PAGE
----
African-Americans Make Up the Highest Percentages of Those Who Are Living with HIV/AIDS

4798 As the world comes together for World AIDS Day on Saturday, it will be far more educated about the disease than when the global event first began on Dec. 1, 1988.

Participants in red ponchos walk out of a basketball arena to a field before attempting to assemble the world's largest human AIDS ribbon on World AIDS Day at Coppin State University in Baltimore, Thursday, Dec. 1, 2011. Organizers estimated that 1,000 people participated in the event, short of their goal of 4,000. (AP Photo/Patrick Semansky)
When the public first became aware of AIDS in the 1980s, it was essentially a death sentence and those who had it were treated cruelly. Perhaps the first famous case of how cruelly people with HIV/AIDS were treated is that of Ryan White, a 14-year-old HIV-positive high student from Indiana. White was infected with the disease through a blood transfusion during his birth in 1971.

It was only in 1984 when he became ill from pneumonia that he was diagnosed with AIDS. His case became widely known and attracted intense media attention-and fear. He was barred from attending class for a full year and was only allowed back after intense legal proceedings that it their way up to the Indiana State Supreme Court. When he did return, he had few friends and was forced to use disposable silverware. When his mother went grocery shopping, cashiers threw her change on the counter to avoid touching her hands, according to an account by the New York Times. He died in 1990 at the age of 18.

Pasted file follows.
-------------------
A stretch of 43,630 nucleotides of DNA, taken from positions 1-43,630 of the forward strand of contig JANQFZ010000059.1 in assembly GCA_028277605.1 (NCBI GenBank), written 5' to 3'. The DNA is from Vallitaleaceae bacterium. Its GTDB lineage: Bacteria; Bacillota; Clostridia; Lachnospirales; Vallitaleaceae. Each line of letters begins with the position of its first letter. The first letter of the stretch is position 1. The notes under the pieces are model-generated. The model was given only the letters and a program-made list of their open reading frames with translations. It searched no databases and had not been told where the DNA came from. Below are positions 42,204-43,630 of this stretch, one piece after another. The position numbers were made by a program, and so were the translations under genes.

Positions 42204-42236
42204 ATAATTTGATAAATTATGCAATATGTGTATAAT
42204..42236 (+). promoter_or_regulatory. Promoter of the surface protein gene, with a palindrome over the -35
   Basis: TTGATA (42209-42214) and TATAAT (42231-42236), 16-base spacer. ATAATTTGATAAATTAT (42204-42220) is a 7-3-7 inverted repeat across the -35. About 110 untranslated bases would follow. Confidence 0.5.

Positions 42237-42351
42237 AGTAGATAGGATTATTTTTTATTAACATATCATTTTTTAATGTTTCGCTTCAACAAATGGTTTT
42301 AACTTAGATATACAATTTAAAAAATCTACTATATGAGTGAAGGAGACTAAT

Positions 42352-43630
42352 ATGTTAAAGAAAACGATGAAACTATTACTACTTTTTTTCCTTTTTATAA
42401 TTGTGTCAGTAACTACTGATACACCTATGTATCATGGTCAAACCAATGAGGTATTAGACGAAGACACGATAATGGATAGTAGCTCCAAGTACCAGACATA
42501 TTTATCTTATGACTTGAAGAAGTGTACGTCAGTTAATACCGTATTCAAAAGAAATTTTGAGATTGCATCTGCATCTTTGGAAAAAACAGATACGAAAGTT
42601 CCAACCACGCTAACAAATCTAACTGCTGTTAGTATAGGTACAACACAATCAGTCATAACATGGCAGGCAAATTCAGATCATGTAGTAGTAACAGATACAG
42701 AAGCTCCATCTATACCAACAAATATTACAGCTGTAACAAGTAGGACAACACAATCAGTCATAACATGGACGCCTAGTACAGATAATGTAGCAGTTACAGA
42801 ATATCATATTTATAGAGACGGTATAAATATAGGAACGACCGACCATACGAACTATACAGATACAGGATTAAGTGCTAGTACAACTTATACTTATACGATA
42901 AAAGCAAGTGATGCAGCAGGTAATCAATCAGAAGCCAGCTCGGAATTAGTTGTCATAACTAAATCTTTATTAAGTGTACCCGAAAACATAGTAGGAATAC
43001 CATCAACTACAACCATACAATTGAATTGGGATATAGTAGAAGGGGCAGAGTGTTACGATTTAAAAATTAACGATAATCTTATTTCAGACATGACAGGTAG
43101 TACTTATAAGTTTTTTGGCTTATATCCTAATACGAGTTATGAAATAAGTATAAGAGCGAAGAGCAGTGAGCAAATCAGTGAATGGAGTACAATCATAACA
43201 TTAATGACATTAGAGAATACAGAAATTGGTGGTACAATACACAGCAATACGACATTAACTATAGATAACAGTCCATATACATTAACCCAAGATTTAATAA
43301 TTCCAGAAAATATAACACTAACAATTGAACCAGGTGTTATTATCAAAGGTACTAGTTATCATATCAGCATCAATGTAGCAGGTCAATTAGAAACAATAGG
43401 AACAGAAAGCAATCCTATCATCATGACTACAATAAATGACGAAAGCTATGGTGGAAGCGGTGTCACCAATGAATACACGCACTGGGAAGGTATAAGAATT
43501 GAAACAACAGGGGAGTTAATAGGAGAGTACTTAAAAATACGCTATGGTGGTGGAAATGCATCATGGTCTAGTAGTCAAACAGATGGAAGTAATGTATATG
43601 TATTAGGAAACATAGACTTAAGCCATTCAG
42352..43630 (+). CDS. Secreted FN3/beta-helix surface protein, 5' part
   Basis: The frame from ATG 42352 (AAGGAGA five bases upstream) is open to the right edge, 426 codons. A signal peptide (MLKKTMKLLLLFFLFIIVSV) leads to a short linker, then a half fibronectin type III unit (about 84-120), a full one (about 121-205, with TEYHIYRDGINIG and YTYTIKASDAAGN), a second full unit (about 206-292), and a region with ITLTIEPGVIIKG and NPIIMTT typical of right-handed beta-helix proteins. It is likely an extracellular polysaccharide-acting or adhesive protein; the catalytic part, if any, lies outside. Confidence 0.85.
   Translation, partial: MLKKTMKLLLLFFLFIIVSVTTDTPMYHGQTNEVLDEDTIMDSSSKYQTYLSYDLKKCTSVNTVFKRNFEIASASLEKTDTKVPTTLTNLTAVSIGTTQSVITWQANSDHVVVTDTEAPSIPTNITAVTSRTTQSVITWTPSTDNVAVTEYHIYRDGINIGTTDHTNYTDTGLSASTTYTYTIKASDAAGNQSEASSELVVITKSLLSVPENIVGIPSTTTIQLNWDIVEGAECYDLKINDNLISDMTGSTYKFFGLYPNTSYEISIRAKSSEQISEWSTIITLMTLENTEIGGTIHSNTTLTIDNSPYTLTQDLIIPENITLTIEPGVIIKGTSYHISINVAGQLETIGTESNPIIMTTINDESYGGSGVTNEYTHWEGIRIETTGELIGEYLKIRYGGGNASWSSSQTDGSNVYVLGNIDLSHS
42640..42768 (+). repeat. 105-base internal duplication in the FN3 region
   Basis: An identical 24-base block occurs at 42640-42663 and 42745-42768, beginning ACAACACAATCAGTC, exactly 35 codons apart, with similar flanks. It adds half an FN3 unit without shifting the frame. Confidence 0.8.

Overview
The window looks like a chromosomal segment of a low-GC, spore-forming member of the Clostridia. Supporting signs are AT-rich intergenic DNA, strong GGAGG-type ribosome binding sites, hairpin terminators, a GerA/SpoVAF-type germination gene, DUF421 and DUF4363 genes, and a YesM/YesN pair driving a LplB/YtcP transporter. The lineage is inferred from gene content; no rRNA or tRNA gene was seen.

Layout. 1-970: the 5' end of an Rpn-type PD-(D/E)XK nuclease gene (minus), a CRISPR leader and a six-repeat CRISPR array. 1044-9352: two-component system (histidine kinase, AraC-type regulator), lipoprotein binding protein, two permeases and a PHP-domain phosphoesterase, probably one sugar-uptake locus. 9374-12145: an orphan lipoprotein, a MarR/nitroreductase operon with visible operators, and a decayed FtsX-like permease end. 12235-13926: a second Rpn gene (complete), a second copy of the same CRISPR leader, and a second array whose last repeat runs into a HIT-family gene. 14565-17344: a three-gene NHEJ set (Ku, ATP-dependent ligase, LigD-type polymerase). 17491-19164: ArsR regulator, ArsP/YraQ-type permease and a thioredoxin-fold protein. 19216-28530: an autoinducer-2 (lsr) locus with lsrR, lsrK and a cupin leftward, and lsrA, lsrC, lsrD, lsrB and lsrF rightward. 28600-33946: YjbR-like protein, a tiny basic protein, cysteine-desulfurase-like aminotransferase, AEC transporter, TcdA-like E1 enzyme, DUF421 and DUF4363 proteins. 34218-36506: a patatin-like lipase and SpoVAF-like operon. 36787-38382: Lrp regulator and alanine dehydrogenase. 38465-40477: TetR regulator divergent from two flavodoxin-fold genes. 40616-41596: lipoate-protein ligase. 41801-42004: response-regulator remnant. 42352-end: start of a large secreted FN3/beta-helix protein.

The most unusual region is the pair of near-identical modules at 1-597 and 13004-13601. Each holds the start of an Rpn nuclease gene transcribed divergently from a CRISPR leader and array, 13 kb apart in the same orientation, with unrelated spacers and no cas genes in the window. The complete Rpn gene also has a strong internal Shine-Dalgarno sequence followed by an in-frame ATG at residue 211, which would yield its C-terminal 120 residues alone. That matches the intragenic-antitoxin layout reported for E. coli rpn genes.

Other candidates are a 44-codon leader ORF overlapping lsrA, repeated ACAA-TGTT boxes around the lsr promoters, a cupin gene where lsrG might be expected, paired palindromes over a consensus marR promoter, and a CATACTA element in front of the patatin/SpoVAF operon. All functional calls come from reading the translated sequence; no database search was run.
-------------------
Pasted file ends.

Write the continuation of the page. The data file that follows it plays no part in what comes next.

To date, more than 30 million people have died from AIDS and some 34 million are currently infected with HIV, the virus the causes AIDS. People of African descent make up the highest percentages of those who are living with the disease.

Today marks a globally united effort to further educate each other on how we can work towards a day when no one is infected with the disease. NewsOne will do its part by providing some information on how World AIDS Day began as well as some statistics on how HIV/AIDS is impacting the Black community.

Equally important, we have provided links to resources that people can go to for support.

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